The United Nations' goal to slow the loss of wildlife will not be met by the decade's end, so today Japan called on the U.N. to declare 2011 to 2020 its Decade of Biodiversity, Japanese government officials said today (Sept. 22) at the U.N. General Assembly in New York.
In 2002, U.N. members pledged to significantly reduce the rate of wildlife loss by 2010 under the Millennium Development Goals. Species decline has not slowed, however, and is accelerating in many species of animals, including groups of mammals, birds and amphibians. Japan's call to ramp up global efforts to stop the current environmental crisis came during the U.N. General Assembly's first-ever day dedicated to discussing biodiversity.
"We strongly support this proposal as consistent conservation work is needed over the next decades if we want to stop biodiversity loss and alleviate poverty," said Lina Barrera, a biodiversity expert at the nonprofit group Conservation International. "It is time to be ambitious and work together governments, NGOs, individuals and businesses to address the biggest challenges facing our planet."
Barrera also urged "world leaders to adopt Japan's proposal and put the environmental crisis at the top of their agendas."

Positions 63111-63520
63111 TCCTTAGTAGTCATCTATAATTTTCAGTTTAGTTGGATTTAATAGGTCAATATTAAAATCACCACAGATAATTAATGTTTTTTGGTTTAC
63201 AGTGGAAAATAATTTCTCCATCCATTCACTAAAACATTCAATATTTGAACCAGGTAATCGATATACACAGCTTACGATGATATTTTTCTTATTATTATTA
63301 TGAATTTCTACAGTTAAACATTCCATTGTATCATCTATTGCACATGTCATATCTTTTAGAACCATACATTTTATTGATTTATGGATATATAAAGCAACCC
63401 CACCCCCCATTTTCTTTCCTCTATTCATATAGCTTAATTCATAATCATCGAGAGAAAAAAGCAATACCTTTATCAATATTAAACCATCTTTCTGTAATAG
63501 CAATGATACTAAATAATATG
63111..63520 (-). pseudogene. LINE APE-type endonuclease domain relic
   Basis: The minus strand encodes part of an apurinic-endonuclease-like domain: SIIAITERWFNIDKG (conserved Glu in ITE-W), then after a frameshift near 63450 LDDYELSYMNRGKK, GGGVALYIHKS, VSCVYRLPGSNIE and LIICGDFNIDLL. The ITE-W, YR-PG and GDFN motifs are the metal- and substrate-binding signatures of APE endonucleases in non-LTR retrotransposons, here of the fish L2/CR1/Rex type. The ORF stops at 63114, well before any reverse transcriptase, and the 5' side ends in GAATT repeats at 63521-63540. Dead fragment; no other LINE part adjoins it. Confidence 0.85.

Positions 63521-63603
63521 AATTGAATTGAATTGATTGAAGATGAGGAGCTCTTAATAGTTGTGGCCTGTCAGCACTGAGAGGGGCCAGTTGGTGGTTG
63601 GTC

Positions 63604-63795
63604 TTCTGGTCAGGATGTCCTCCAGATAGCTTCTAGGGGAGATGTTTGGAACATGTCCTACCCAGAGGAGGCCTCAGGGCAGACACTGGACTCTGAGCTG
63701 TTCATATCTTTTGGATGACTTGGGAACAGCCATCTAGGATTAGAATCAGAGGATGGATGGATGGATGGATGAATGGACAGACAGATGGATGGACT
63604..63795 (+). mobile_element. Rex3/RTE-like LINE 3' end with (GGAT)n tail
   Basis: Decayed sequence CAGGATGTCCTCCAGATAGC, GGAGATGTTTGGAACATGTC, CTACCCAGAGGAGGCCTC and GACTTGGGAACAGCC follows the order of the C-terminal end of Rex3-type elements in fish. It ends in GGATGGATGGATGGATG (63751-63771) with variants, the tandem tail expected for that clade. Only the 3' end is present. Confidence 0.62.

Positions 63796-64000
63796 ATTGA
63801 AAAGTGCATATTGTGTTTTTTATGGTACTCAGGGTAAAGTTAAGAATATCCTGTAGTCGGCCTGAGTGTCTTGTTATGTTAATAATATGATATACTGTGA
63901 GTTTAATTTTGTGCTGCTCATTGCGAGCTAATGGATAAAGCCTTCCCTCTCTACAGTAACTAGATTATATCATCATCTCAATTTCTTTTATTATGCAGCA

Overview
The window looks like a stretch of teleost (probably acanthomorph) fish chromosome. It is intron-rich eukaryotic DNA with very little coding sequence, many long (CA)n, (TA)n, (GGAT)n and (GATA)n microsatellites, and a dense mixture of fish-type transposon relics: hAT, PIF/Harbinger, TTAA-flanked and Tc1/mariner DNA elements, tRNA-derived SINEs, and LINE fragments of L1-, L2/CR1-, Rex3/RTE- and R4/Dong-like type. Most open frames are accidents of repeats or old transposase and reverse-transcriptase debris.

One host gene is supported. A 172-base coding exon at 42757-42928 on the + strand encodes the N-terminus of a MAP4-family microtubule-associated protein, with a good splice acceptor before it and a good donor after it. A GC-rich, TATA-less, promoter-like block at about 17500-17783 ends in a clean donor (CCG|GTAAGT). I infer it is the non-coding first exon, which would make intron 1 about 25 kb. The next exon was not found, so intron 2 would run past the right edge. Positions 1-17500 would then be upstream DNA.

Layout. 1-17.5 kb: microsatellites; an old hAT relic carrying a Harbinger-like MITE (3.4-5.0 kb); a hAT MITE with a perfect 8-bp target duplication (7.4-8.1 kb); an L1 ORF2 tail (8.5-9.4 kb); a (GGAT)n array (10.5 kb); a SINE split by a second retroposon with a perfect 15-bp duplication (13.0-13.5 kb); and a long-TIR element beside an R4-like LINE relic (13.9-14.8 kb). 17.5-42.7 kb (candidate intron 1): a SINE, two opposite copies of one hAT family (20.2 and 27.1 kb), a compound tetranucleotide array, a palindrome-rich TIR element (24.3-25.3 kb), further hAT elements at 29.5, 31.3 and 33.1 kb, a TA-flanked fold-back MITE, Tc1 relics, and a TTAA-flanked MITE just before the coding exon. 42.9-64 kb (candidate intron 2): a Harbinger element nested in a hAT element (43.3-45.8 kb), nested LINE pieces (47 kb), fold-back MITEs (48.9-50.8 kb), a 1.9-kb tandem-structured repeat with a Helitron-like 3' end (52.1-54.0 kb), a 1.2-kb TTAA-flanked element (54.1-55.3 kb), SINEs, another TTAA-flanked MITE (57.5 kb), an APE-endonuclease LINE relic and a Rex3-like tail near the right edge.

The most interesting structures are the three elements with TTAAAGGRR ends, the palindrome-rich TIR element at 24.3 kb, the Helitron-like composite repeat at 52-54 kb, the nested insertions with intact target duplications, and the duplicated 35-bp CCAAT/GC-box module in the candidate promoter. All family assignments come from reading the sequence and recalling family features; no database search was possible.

Before new goals can be set, however, someone has some explaining to do. Today delegates will try to come up with answers for why the 2010 goals will not be met. That discussion will continue in about a month in Nagoya, Japan, during the Convention of Biological Diversity (CBD), when representatives from 193 countries are expected to further discuss why conservation efforts have failed and try to agree on new targets for the next decade.
Conservation groups such as the International Union for Conservation of Nature (IUCN) are telling the world's governments to put their money where their mouths are.
"IUCN urges world leaders at the U.N. General Assembly to seize the moment and invest in what is necessary now," said Julia Marton-Lefèvre, IUCN Director General. "When governments meet next month in Nagoya they must be ready to invest what's needed to halt biodiversity loss, and so avoid the much larger costs of inaction."
According to the IUCN's Red List of Threatened Species, 17,291 animal and plant species out of 47,677 assessed so far are threatened with extinction. Those species include 21 percent of mammals, 30 percent of amphibians, 12 percent of birds, 35 percent of conifers and cycads (groups of plants), 17 percent of sharks and 27 percent of reef-building corals.
"Failure to act will damage our economies, our livelihoods, our health and our quality of life," Marton-Lefèvre said.